Over the course of the week, I will hear a lot of this sentiment: that the stock should not be shown the abattoir. But the more I’m told that writers are excluded to protect their literary innocence, the more this begins to sound aggressive and suspect. It’s faux-apologetic, and I think its real point is not to deride the seamy flux but to flaunt it. The commerce is not the embarrassment; it is the pride. Writers aren’t invited or welcome because once their manuscripts are in the hands of their agents and their publishers and their foreign-rights reps, they are excused from the process. It is time for the professionals to take over.

Frankfurt is at least in part about the feeling among the professionals that these books are now, rightfully, theirs—theirs to talk about, theirs to own, and, most importantly, theirs to sell, if only for this terribly long week. They come here to see people with whom they have what’s constantly described as a familial relationship, though they see one another perhaps once a year and they sell one another books. They watch and cheer for these titles as they are bought and eventually land overseas in strange foreign markets. The personal intimacy becomes evidence of, and a vehicle for, the broader potential of translatability; the friendships here enact the international market.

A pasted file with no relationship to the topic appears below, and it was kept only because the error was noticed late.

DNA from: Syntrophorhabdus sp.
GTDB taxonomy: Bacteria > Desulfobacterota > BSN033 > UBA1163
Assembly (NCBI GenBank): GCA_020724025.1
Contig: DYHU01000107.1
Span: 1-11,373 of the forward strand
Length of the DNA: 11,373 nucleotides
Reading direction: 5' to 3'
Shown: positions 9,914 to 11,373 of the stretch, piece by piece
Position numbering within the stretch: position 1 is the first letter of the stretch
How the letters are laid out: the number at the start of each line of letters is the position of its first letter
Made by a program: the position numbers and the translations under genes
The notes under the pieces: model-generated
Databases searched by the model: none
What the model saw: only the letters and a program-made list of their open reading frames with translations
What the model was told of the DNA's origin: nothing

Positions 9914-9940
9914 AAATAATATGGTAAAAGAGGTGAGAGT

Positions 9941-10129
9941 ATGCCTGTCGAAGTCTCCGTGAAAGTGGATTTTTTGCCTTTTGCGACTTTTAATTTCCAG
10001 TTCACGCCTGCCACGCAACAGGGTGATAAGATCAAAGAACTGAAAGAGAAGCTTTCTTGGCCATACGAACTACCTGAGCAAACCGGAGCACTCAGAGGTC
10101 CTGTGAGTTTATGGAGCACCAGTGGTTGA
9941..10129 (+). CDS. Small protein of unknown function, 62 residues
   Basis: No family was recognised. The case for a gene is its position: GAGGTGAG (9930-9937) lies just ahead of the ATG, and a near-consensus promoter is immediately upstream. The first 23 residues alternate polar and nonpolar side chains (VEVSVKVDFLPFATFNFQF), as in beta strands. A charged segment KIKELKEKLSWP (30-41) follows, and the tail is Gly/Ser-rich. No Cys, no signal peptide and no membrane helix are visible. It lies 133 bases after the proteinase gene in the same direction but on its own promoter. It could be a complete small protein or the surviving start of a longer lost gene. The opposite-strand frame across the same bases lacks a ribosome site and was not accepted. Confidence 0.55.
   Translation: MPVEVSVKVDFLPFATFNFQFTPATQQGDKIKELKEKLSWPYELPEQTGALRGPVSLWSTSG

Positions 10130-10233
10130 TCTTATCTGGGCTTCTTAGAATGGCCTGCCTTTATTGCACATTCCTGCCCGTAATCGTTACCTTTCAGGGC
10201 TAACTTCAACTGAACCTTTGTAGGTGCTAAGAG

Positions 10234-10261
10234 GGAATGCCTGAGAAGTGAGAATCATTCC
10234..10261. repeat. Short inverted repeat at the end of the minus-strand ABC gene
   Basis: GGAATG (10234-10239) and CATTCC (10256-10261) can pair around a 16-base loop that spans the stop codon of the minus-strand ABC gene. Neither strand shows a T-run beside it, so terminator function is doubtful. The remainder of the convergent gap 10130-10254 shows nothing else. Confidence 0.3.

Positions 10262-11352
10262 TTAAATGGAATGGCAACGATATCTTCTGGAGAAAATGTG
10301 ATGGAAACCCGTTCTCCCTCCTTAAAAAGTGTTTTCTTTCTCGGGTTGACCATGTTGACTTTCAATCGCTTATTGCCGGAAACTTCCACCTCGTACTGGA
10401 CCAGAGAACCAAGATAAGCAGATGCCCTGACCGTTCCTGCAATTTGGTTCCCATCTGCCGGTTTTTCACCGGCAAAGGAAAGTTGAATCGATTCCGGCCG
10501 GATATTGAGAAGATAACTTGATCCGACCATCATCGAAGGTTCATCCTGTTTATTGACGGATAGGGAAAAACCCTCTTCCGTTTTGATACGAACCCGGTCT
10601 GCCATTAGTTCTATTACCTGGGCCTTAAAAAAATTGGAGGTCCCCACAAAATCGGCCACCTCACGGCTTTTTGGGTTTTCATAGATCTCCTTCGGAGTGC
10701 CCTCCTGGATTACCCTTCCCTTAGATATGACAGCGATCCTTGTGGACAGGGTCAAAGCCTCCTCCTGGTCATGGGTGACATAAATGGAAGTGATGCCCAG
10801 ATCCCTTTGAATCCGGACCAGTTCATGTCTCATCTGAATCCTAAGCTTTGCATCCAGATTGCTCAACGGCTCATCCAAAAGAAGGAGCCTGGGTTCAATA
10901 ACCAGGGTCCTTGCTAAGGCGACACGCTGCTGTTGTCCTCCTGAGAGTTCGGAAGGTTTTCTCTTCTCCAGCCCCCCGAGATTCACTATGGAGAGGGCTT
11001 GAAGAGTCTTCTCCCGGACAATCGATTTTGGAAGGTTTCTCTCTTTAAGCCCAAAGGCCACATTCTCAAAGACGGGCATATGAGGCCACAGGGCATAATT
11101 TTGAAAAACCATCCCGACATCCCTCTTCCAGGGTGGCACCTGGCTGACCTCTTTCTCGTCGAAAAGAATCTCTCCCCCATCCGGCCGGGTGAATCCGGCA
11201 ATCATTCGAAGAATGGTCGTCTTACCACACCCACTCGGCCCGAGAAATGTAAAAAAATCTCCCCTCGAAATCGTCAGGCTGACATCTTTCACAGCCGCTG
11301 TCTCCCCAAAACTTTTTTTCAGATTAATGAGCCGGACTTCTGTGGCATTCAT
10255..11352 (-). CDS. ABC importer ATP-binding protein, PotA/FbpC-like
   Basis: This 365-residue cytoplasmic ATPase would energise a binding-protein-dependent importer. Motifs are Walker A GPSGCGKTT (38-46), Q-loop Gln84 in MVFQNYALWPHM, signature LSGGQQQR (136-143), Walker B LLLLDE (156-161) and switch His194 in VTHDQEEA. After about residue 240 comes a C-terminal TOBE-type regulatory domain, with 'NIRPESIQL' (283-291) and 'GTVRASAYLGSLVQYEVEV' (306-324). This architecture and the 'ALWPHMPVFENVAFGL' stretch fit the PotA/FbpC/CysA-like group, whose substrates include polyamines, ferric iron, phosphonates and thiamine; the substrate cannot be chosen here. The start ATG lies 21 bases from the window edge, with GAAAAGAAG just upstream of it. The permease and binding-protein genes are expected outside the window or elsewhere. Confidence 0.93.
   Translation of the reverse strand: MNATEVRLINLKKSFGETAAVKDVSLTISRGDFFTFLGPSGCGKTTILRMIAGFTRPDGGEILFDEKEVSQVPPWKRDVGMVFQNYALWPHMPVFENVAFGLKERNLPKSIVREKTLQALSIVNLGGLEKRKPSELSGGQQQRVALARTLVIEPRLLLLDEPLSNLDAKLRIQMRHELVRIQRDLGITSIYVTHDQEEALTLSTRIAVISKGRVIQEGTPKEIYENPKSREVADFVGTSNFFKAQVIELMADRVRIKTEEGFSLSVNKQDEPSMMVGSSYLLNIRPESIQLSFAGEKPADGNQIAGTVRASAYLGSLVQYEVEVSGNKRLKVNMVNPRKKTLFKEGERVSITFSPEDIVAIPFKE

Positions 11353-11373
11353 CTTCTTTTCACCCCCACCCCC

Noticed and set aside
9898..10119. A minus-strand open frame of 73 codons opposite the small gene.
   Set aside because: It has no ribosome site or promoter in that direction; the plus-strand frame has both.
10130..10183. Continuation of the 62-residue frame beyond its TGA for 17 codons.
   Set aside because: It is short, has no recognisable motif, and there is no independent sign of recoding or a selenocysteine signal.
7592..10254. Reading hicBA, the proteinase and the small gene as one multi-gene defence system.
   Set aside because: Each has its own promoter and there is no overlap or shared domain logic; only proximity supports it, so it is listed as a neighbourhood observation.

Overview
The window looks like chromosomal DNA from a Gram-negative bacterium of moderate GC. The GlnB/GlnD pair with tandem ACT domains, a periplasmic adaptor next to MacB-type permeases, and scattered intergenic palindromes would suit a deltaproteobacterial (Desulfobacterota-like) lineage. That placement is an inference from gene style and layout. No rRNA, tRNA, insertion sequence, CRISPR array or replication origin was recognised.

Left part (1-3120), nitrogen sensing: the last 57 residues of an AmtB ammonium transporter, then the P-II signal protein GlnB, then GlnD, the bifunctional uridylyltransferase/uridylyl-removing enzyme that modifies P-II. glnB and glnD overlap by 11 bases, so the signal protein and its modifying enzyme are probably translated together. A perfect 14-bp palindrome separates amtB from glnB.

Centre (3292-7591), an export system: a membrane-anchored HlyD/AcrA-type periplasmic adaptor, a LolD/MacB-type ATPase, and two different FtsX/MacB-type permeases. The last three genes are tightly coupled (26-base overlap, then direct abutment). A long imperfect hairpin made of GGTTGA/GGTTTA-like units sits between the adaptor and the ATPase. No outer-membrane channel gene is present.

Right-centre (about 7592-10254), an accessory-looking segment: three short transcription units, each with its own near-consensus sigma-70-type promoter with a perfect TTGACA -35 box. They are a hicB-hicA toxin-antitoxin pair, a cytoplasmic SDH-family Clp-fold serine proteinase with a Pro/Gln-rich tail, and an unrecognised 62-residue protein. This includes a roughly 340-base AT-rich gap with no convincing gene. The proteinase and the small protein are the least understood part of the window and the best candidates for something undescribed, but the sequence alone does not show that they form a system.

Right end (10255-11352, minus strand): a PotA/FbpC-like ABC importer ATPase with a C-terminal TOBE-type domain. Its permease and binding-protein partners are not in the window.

The great pleasure of these perfervid book-business friendships is the alignment of commerce and distinction. The sales are not just profitable but valuable. They are thick with shared passions edged with the anxiety and rush of commercial risk. Thus what’s at stake is not only the usual business credibility but a credibility of taste. Relationships here are built not only on the promise of profit but on the history of joint sensibilities, in some cases over decades, and when you have your half-hour slot of “I love this debut novel and I think you will love it and your public will love it and there’s even a chance you will make money on it, as we, too, are hoping to make money on it,” you are holding yourself accountable not only to commercial but to aesthetic standards. This dual standard is fundamental to how book people see themselves. Each deal is a mutual act of aesthetic-commercial catechism; devoutly observed is the ideal junction of the remunerative and the good. In my father’s house there are many mansions, and Richard Ford lives in one.